Heard of medicinal mushrooms? Whether as a supplement, part of a meal, or added to your morning brew, they're makingheadlines for their natural health properties: cognition-enhancing, stress-alleviating, immune-boosting, and mood-lifting.
Mushrooms are generally only considered as a culinary delight or as highly deadly and dangerous – depending on whether it's an oyster mushroom or the dreaded death cap. Others still are eaten for their psychedelic properties.
Medicinal mushrooms, or functional mushrooms, are prized for their adaptogenic properties and health benefits that surprise even the scientists and researchers who work on them.
Forget woo-woo or junk science. Medicinal 'shrooms are the real deal – and we've got the peer-reviewed science to provide it. Long valued by natural healers, they're gaining recognition for their revolutionary potential.
The reishi mushroom, or Lingzhi, is a native fungus of East Asia that grows at the base and stumps of deciduous trees. Known scientifically asGanoderma lucidum, they're technically different from the East Asian species (Ganoderma lingzhi), although they are part of the same family. Forming as a reddish brown "bracket fungus," they're highly prized in Eastern medicine, earning the name "king of herbs" and "10,000-year-old mushroom."
Lion's mane mushrooms are among the most surreal fungi you'll find in a forest. Like their namesake, they grow a large, white, shaggy mane that forms their fruiting body (the mushroom) and is found growing on beech and maple trees.
Primarily used in cooking, the Japanese "dancing mushroom" (hen-of-the-woods) grows at the base of old-growth oaks and maples in late summer to early autumn. Easily identifiable by its cluster of grayish-brown curled or spoon-shaped caps, it's common to Japanese and Chinese cuisine.
Turkey tail mushrooms, notable for their vivid bands of color, form caps on dead or dying trees. Unlike other medicinal mushrooms, they don't have as varied a list of benefits. However, what they do, they do effectively.
In fact, it's the immune-boosting and cancer-busting properties that continue to amaze.
In contrast to other functional mushrooms, chaga is not a fruiting body, aka a mushroom. Rather, it's a "sclerotium" – a hardened mass of fungus designed to help it survive in harsh conditions. Commonly found in birch forests, the fungus appears like burnt charcoal; however, cut inside, and you'll find a soft orange core.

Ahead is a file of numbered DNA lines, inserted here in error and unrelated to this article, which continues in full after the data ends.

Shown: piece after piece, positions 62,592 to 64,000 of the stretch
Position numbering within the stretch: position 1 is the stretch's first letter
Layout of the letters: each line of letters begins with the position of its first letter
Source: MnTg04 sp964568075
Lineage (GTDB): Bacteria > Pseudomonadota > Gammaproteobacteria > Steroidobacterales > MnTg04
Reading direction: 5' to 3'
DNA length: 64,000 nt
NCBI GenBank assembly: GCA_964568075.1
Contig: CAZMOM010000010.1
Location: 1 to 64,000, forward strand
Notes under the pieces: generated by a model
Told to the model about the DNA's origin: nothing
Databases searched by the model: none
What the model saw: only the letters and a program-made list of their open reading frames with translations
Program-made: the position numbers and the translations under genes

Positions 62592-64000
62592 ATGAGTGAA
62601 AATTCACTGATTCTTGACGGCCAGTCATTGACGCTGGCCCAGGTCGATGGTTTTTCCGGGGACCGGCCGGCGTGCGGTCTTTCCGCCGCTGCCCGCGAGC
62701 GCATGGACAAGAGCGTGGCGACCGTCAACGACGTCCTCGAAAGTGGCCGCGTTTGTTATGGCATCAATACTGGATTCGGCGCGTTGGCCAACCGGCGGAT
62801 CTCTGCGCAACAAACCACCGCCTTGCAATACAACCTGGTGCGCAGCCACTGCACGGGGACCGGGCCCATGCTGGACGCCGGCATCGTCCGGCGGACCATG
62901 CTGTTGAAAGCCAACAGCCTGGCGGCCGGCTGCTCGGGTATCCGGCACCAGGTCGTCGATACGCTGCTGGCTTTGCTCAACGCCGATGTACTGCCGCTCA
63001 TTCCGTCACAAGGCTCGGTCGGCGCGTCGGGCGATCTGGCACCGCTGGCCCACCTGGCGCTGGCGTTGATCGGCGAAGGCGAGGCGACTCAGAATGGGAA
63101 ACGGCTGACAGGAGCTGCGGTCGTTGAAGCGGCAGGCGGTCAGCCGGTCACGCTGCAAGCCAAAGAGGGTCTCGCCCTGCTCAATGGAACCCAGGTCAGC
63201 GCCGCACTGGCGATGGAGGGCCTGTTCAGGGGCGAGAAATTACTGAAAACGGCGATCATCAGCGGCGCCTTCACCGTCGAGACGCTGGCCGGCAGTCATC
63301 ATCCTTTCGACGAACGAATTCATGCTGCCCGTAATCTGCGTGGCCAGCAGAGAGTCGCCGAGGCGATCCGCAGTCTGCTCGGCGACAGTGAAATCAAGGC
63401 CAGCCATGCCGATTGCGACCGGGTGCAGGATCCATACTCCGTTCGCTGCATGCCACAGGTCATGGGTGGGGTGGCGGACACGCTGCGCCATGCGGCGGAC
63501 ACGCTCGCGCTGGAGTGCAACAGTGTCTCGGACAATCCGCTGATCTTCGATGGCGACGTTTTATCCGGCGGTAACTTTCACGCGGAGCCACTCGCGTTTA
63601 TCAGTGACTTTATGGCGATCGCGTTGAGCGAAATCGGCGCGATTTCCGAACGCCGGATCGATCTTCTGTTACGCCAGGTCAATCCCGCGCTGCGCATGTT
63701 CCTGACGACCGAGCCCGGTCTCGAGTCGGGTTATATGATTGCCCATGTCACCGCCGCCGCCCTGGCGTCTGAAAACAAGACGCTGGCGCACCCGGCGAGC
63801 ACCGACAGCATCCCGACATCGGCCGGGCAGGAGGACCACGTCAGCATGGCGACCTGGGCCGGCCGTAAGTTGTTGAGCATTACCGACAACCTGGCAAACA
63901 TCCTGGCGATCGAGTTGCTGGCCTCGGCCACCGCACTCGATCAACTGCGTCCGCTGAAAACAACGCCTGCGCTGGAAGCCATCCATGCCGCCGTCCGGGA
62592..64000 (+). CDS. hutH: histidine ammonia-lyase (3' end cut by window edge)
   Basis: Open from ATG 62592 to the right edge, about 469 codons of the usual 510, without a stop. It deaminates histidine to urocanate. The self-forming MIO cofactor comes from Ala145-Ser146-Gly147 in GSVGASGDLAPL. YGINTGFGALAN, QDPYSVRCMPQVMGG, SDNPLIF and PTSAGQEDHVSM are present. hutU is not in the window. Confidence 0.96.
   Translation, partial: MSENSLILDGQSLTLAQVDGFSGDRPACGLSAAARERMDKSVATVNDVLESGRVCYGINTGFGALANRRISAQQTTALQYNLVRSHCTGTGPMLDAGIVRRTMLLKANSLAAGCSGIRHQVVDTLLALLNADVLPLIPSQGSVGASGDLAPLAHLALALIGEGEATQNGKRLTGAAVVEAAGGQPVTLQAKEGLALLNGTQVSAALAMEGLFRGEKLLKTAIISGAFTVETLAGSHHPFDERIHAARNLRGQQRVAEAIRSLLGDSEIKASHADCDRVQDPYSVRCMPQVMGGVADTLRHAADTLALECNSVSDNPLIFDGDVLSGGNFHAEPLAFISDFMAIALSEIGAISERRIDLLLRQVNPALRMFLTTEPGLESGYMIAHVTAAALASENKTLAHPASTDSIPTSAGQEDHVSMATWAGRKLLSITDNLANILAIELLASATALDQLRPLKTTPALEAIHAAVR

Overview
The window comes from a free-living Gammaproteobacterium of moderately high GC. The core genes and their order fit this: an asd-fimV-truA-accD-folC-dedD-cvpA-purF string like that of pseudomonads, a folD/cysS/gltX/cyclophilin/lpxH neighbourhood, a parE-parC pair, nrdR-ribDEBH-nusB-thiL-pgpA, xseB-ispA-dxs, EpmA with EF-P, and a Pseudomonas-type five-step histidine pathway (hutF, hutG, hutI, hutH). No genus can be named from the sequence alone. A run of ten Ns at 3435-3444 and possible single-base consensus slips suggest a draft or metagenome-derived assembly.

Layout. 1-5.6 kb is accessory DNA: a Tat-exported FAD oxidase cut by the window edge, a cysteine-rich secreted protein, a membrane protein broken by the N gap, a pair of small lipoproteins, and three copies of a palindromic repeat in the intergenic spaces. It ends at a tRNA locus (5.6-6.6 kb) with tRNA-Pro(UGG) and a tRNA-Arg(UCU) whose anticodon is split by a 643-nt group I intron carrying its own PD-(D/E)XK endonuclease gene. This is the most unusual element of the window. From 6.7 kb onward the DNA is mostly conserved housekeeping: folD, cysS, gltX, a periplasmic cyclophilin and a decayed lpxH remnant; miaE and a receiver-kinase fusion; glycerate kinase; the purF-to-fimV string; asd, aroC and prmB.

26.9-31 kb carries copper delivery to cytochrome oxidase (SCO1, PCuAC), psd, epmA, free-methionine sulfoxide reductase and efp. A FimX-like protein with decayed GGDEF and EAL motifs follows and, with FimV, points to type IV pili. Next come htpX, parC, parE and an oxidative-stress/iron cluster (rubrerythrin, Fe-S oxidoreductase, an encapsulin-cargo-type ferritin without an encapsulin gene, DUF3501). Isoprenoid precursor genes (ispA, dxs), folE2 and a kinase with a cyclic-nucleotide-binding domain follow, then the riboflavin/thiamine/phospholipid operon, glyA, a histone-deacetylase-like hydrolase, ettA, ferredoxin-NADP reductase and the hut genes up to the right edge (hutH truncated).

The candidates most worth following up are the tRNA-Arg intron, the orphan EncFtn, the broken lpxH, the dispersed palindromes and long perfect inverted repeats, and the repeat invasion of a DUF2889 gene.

Chaga was used for centuries in Russia and Northern Europe to fortify one's health. Traditionally, it was grated into a fine powder and used to brew mushroom tea.
Shiitake mushrooms are far more than a delicious edible mushroom. They're also part of the functional mushroom family. Hailing from Japan, they're commonly called sawtooth oak mushrooms, black forest mushrooms, or oakwood mushrooms.
The earliest record of their cultivation was in 1209 during the Song dynasty in China, and over the centuries, they have earned a reputation for their health and nutritional benefits.
Few medicinal mushrooms are as strange as the Cordyceps: it's the master of life and death. In people, its properties include anti-aging effects, boosted athletic performance, blood sugar control, improved heart health, and reduced inflammation.
However, to insects, it's a terrifying fungus. In the wild, its spores take control of an insect, hack into its nervous system, and direct it to the highest point in the local area. Once reached, the insect dies as a mushroom sprouts from its head. (As I said, terrifying.)
Beyond the culinary delights and psychedelic properties, the health benefits of mushrooms are truly staggering. They're a testament to nature's power to heal and nurture. Consider adding medicinal mushrooms into your diet, whether that's a shiitake stir-fry or a lobster-like lion's mane risotto or buy one of the myriad of supplements available.
Remember to follow the correct dosing guidelines and speak to your doctor before supplementing.